Student Program

Certificate in Engaged Leadership

Lead with a public purpose. Pursuing the Certificate in Engaged Leadership will challenge you to bring about the world you wish to see — now and throughout your life.

You’ll build on your interests and experiences (from courses to extracurricular activities) and develop the skills you need to be an engaged leader — recognizing what the world needs from you and bringing about change through collaboration and respect.

You’ll learn how to:

  • Build professional, academic and civic skills
  • Chart a course for lifelong leadership development
  • Address complex issues of public concern — such as poverty, climate change, educational inequity  — with effectiveness, humility and empathy
  • Make the most of mentorship opportunities
  • Collaborate with community partners effectively and ethically
  • Strengthen your speaking and writing skills
  • Engage in meaningful reflection and deliberate dialogue

Structure and Time Commitment

The certificate is flexible and allows you to move through the stages at your own pace, applying community engagement and leadership activities from across campus.

Achieving the full certificate takes approximately two years.

Stage 1: Involved

Get to know your community through service activities, course projects or sustained engagement with a student organization. If you’re already involved in a community, you can apply your current activities in this stage. If not, Engaged Ambassadors who have earned the full certificate can support you in finding courses, organizations and activities that fit your interests.

  • In this stage, you’ll reflect on:
    • What is special about this place?
    • How do my social identities shape my view of the world and influence choices I make?
  • This stage includes:
    • 40 hours total of community engagement (research, organizing, volunteerism, service, philanthropy, etc.)
    • 6 hours of leadership education (either through 90-minute, peer-led workshops or relevant classes, conferences or community events)
    • 2 written reflections
    • 2 meetings with a peer mentor
    • Opportunity to apply for $250 to support a group project (apply for funding)

Stage 2: Committed

Commit to one community-based project or social issue, while participating in multiple leadership education workshops or a course.

  • In this stage, you’ll reflect on:
    • How do I build collaborative relationships here?
    • Who has made a commitment to this community?
    • What tools are available to me to amplify what is working?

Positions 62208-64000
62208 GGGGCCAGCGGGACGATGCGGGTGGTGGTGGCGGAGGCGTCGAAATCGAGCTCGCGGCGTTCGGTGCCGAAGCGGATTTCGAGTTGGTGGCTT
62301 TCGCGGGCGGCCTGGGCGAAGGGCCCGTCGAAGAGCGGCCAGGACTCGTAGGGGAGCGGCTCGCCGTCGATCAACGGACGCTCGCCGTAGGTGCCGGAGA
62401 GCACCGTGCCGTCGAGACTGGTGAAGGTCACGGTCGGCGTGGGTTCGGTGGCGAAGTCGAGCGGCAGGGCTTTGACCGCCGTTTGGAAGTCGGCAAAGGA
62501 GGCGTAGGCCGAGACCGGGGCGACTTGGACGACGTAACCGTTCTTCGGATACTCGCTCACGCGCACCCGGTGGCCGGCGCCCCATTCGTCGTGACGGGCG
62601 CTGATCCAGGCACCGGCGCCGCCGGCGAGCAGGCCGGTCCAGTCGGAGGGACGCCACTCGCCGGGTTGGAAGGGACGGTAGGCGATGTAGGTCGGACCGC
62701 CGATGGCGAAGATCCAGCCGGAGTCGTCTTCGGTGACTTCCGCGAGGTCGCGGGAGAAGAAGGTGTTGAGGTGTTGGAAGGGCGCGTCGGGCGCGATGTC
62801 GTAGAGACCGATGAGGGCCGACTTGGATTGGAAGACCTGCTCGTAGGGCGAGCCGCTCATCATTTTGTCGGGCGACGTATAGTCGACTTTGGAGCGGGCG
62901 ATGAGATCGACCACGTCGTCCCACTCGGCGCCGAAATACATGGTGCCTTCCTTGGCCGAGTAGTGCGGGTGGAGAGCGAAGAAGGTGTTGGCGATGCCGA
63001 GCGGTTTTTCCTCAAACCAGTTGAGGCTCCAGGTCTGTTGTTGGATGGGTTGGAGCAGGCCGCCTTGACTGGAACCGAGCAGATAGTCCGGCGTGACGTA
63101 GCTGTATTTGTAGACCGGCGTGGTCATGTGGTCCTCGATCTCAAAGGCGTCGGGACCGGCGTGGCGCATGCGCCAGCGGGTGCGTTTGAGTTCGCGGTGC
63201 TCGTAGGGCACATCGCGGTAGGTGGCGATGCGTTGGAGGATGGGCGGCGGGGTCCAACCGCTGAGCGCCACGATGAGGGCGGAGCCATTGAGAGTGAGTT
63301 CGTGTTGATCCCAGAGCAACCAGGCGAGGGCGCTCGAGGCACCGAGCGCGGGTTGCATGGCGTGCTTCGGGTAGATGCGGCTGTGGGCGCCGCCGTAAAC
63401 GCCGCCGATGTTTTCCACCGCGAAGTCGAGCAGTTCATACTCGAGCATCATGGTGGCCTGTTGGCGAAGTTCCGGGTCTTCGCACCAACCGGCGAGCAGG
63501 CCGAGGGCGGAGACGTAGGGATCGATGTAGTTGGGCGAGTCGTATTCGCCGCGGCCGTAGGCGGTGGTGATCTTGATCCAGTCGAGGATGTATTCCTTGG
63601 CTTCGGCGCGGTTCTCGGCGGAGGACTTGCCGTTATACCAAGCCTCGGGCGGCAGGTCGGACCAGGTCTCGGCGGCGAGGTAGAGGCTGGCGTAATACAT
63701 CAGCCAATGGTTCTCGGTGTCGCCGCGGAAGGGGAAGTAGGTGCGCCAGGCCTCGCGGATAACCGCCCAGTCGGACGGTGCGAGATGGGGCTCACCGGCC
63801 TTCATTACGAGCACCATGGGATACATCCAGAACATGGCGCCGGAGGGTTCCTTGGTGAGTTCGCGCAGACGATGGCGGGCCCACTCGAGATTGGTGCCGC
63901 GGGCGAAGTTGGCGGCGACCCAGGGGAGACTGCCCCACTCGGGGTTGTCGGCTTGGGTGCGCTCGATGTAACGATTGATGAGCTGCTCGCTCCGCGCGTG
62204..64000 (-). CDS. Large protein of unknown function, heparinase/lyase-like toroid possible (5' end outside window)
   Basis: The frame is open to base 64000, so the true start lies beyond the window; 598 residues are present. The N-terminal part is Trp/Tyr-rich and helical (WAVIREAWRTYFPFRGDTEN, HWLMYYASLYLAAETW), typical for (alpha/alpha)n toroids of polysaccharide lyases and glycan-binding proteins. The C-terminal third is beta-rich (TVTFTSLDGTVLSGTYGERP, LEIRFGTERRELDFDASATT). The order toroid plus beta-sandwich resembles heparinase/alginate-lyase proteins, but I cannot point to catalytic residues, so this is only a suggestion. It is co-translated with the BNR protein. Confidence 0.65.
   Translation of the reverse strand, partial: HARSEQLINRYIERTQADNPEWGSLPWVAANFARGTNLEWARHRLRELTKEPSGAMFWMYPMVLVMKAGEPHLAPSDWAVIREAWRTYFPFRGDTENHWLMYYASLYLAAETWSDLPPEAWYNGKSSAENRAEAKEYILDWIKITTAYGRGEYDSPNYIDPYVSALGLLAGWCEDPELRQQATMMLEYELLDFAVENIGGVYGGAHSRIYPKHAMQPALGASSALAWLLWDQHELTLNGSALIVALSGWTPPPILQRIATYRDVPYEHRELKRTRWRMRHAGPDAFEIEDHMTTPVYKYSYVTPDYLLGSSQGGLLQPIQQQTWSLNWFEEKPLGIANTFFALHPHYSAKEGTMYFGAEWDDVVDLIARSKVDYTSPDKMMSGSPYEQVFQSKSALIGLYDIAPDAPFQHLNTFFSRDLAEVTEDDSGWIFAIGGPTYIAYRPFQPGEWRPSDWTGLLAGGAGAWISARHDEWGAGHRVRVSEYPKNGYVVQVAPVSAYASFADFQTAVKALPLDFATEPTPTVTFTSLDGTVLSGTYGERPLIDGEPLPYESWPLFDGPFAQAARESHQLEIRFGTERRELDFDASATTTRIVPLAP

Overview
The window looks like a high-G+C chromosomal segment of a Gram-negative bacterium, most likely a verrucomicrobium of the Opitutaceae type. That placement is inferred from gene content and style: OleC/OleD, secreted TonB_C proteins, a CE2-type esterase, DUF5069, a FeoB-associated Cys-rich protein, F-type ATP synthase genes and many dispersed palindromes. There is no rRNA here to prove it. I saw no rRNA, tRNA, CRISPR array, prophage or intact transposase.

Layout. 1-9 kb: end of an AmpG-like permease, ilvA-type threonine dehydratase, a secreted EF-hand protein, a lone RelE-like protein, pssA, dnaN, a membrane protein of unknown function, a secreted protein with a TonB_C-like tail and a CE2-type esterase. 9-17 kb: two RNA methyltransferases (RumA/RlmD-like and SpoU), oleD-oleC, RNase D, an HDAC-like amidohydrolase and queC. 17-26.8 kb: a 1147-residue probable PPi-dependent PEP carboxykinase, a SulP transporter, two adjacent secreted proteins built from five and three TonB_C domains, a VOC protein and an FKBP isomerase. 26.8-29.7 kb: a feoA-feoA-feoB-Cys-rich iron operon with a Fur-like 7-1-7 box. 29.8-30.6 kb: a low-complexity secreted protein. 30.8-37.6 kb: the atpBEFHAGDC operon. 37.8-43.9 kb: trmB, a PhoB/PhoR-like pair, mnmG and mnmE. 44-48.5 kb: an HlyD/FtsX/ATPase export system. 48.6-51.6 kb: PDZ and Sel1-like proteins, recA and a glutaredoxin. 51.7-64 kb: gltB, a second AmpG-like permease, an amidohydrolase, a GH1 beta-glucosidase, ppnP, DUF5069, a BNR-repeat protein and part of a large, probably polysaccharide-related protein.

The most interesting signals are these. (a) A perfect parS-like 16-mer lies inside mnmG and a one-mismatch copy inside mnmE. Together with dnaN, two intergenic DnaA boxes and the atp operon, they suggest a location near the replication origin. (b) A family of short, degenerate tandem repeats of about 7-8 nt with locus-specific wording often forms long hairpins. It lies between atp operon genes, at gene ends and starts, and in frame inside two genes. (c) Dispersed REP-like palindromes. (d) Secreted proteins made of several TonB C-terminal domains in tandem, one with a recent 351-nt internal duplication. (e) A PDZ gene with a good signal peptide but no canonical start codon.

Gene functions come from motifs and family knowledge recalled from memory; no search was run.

• What risks and sacrifices can I take and make in this context?
  • This stage includes:
    • 80 hours of community engagement with one project or organization
    • 12 hours of leadership education selected by you, based on your engaged learning map
    • 4 written reflections
    • 4 meetings with a mentor you identify: community partner, alumnus, faculty or staff
    • Opportunity to apply for $1,000 for your committed engagement project (apply for funding)

Stage 3: Capstone

Develop a model of change, identify your mentorship family and create a post-Cornell community engagement plan.

  • In this stage, you’ll reflect on:
    • How can I support others be their best?
    • Who determines when I have done a good deed?
    • What is meaningful work?
    • What is the community as I see it, the community as I want to see it and my role to fill the gap?
  • This stage includes:
    • 32 hours of reading, writing and dialogue over 7 weeks, facilitated by students
    • Opportunity to apply for a stipend up to $300
    • Opportunity to apply for up to $500 for conference coordination or travel (apply for funding)

Beyond the Capstone

Students who achieve the full certificate are invited to apply to serve as Engaged Ambassadors. A team of 12 ambassadors coordinate every aspect of the certificate and earn a work-study wage for their 8-10 hour weekly commitment.


Undergraduate students from any school or college.

Students typically begin pursuit of the certificate during their sophomore or junior year, but you can begin as early as your freshman year. Achieving the full certificate takes approximately two years.


Funding is available throughout all three stages of the certificate for students who are committed to community engagement. For more information, see what’s included in each stage.

Funding applications are currently open for:

Getting Started

To start the certificate, attend an hour-long orientation event. Dinner provided. When you leave, you will be pursuing the certificate. Register here.

  • Thursday, February 1, 2018
    5–6 p.m., 104 Rockefeller Hall
  • Monday, February 12, 2018
    5–6 p.m., 110 Rockefeller Hall
  • Thursday, March 15, 2018
    5–6 p.m., 102 Mann Library
  • Tuesday, April 17, 2018
    5–6 p.m., Tatkon Center, Room 3330
  • Wednesday, April 18, 2018
    5–6 p.m., 102 Mann Library

For Current Participants


Drop in during Engaged Ambassador office hours in the Engaged Cornell Hub, 3rd floor, Kennedy Hall, or email

Monday Tuesday Wednesday Thursday Friday
Tenzin 12:30-2:30 p.m.
Emma 10 a.m.-noon
Imani 10:30 a.m.-12:30 p.m.
Conor 11:30 a.m.-1:30 p.m.
Hannah 11:30 a.m.-2:15 p.m.
Chenab 12:15-2:15 p.m.
JJ 10 a.m.-1 p.m.

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